Monthly Archives: May 2015

How Should I Then Live?

James Wilson’s book The Earth Shall Weep, a haunting and devastating history of native North Americans since the seventeenth century, made me think of another book I’d been acquainted with many years ago. In 1976, American theologian Francis Schaeffer contemplated an appropriate response to what he considered the “decline of Western thought and culture” by asking fellow Christians, “How should we then live?”

The Earth Shall Weep tells how my ancestors and my government ruthlessly invaded, deceived and removed dozens of distinct North American cultures as obstacles to their acquisition of land, gold and power. Trying to view these events from the perspective of the natives, Wilson illuminates the audacity of the entitlement demonstrated by European settlers, the United States Government and their “brave” armies, and the extent of the suffering they inflicted through elimination, broken treaties and brazen land grabs.

My heart was broken by the natives’ inability to understand the Europeans’ approach to them:

“Why should you take by force that from us which you can have by love? Why should you destroy us, who have provided you with food? What can you get by war? We can hide our provisions, and fly into the woods; and then you must consequently famish by wronging your friends. What is the cause of your jealousy? You see us unarmed, and willing to supply your wants, if you will come in a friendly manner, and not with swords and guns as to invade an enemy.”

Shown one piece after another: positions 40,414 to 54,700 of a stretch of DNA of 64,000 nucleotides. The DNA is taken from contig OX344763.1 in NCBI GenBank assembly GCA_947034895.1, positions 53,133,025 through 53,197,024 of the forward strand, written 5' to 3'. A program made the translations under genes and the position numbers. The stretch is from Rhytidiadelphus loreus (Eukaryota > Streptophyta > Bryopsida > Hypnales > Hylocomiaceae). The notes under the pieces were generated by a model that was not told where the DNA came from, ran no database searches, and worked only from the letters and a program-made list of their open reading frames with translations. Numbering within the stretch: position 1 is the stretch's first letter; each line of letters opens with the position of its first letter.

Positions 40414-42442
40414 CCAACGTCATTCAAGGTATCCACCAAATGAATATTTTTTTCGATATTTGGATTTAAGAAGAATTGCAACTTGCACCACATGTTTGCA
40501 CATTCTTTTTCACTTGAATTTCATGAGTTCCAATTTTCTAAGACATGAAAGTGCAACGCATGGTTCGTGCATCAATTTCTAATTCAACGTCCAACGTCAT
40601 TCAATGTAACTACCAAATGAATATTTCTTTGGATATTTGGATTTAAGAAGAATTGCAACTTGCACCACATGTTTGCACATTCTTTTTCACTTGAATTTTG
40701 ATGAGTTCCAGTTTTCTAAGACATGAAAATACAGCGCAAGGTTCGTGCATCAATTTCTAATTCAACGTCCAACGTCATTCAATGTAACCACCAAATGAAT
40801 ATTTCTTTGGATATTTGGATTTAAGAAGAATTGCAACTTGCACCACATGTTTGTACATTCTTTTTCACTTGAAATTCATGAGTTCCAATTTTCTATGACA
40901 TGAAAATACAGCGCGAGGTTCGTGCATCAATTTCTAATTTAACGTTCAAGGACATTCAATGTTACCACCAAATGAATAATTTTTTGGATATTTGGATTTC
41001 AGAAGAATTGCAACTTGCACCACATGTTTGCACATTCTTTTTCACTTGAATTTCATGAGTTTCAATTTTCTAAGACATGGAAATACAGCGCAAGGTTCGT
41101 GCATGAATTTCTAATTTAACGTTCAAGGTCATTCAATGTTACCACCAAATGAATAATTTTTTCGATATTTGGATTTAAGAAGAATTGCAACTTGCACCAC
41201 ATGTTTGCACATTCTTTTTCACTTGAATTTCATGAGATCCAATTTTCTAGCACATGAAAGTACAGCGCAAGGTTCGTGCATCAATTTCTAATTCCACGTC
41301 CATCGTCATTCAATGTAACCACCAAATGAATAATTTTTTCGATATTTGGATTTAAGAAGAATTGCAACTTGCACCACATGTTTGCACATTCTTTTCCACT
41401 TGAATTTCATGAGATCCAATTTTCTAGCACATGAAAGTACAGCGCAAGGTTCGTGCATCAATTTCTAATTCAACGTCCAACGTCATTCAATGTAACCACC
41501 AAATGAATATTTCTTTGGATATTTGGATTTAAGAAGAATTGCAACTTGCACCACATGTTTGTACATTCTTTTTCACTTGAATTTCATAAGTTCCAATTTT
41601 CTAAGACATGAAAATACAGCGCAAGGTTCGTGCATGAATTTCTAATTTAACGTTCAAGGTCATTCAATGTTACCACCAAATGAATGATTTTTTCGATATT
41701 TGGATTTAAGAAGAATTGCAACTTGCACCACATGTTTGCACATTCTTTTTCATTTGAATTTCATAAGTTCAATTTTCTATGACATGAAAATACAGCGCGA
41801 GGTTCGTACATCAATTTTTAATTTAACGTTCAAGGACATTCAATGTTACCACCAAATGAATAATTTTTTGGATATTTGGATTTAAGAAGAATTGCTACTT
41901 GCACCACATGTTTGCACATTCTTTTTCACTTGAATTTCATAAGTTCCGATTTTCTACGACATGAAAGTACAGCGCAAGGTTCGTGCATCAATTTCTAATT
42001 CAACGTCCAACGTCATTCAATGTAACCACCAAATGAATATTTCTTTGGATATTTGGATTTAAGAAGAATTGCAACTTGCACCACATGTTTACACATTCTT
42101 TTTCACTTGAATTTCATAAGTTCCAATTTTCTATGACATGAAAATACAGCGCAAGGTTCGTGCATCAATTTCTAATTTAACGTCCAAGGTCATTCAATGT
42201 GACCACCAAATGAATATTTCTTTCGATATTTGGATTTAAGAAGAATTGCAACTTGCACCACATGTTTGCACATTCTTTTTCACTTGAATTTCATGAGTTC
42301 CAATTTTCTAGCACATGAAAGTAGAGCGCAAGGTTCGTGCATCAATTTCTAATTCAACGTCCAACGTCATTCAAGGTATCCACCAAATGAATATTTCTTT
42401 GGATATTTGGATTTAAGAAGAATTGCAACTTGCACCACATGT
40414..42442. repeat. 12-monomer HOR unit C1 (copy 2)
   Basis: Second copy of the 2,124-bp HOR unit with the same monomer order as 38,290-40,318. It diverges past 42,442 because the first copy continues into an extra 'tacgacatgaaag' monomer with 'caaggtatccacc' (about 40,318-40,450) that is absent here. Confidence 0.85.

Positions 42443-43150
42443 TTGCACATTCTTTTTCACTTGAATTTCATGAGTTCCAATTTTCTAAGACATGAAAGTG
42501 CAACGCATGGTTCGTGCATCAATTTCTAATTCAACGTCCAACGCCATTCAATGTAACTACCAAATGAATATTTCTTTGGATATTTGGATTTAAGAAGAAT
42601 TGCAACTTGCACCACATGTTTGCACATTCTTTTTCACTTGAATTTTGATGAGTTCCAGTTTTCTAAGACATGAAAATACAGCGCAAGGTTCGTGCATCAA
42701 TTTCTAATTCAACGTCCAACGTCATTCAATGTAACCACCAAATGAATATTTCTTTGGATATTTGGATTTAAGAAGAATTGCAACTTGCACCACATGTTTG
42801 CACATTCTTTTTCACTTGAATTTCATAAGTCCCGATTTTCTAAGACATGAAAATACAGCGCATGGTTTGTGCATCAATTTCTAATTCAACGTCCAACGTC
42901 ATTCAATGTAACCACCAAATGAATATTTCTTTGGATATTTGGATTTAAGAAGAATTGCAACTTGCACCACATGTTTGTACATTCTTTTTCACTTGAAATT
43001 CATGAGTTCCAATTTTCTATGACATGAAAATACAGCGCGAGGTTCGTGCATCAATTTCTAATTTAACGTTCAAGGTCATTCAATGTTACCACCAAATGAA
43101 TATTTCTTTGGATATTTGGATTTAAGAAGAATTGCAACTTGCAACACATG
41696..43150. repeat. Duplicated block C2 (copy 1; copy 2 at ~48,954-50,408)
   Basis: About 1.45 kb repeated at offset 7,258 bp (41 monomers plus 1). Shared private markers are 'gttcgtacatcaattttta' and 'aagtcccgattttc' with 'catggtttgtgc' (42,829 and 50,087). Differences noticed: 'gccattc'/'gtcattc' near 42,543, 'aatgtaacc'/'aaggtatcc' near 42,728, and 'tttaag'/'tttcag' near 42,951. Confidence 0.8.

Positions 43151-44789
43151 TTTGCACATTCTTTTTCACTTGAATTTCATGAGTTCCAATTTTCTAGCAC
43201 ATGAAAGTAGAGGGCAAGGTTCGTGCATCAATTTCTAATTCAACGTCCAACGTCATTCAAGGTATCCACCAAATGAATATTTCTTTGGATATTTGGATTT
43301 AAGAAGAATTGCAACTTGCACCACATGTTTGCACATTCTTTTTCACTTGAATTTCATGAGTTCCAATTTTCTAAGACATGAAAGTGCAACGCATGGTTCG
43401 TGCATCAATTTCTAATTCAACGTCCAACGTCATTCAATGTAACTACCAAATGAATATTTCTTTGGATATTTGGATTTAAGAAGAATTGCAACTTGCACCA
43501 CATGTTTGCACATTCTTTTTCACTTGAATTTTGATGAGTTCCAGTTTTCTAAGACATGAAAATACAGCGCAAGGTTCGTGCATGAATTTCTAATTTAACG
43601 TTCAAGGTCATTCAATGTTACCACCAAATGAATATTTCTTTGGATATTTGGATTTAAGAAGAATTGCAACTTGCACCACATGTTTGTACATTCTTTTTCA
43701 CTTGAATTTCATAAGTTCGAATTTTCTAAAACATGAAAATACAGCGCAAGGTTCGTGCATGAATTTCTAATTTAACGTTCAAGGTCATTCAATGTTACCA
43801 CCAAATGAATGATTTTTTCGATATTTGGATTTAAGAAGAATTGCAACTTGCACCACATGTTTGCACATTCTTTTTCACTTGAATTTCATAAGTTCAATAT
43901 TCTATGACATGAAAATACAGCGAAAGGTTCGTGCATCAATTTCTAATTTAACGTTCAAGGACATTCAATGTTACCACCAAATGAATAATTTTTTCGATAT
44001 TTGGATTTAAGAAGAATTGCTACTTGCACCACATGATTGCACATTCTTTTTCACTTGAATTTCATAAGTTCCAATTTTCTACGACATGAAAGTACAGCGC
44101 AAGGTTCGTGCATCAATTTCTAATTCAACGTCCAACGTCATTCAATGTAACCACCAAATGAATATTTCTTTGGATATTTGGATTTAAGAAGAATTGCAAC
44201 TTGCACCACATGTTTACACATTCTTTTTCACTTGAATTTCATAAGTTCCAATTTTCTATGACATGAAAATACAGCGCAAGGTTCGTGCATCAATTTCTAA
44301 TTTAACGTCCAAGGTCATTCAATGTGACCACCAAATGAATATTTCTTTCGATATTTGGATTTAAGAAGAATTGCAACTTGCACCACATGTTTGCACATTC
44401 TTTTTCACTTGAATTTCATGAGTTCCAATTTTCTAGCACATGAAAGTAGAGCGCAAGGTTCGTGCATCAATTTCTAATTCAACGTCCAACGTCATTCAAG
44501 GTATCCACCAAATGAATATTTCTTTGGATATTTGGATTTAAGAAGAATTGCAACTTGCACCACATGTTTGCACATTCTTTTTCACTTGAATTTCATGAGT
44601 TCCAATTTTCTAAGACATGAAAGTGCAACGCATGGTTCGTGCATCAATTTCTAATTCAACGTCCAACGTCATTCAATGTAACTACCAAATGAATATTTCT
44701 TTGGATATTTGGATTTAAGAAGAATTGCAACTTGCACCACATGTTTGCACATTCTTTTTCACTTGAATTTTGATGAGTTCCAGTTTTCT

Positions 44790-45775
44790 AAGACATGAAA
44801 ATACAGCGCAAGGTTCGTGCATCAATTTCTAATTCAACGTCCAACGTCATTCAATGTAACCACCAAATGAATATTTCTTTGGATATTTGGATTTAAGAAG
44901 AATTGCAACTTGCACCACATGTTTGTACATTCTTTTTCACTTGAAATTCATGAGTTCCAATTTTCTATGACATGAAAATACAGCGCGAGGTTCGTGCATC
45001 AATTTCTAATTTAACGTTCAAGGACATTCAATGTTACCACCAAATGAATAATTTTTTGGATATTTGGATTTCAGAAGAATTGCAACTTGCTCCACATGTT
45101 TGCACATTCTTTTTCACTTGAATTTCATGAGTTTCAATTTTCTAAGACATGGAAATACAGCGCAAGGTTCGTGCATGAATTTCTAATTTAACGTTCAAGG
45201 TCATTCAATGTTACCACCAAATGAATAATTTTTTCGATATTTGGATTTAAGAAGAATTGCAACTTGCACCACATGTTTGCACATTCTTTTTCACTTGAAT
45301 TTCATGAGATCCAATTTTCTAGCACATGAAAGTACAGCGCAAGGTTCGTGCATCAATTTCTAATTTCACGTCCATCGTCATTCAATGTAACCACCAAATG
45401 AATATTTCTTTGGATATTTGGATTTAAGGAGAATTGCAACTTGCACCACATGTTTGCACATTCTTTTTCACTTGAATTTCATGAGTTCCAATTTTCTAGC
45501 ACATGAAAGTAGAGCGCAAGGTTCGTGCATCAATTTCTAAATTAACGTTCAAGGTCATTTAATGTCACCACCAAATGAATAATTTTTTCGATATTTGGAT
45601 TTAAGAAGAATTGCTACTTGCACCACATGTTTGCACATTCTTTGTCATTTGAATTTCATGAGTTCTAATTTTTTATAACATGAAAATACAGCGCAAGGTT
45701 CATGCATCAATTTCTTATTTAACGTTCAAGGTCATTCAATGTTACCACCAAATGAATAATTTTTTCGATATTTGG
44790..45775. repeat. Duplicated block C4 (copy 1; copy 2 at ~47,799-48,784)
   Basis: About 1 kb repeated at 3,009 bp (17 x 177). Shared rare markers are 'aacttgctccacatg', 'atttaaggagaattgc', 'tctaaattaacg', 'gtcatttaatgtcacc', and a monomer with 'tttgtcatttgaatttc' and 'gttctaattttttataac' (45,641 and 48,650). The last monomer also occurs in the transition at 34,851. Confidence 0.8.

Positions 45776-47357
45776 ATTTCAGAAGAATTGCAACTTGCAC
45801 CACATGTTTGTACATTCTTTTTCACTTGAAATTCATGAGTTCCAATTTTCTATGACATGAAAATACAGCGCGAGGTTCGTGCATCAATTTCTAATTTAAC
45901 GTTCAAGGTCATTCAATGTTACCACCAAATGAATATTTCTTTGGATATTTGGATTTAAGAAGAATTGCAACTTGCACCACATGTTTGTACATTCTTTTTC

Wahunsonacock (Chief Powhatan), 1609

Knowing that my good fortune comes largely at the expense of the sophisticated civilizations that were swept aside to make way for me, how should I then live? Sell my possessions—house, car, television, computers—give to the poor, and move onto one of the reservations where the natives have been herded?

Mmmm…no. At the risk of being trite, perhaps rather, doing on a personal level what wasn’t done by the leaders, soldiers and settlers who assumed and insisted that whoever wasn’t like them was their inferior:

  • In my dealings with others—on the bus, at the store, in the park—offer respect and honor, not hatred and condescension.
  • In my involvement—at work, at home, in my community—pursue common good, not zero sum policies.
  • In my thoughts and dreams—of the past, present and future—ponder and value the thoughts and dreams of others, too.

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Filed under History, People, The Book I Read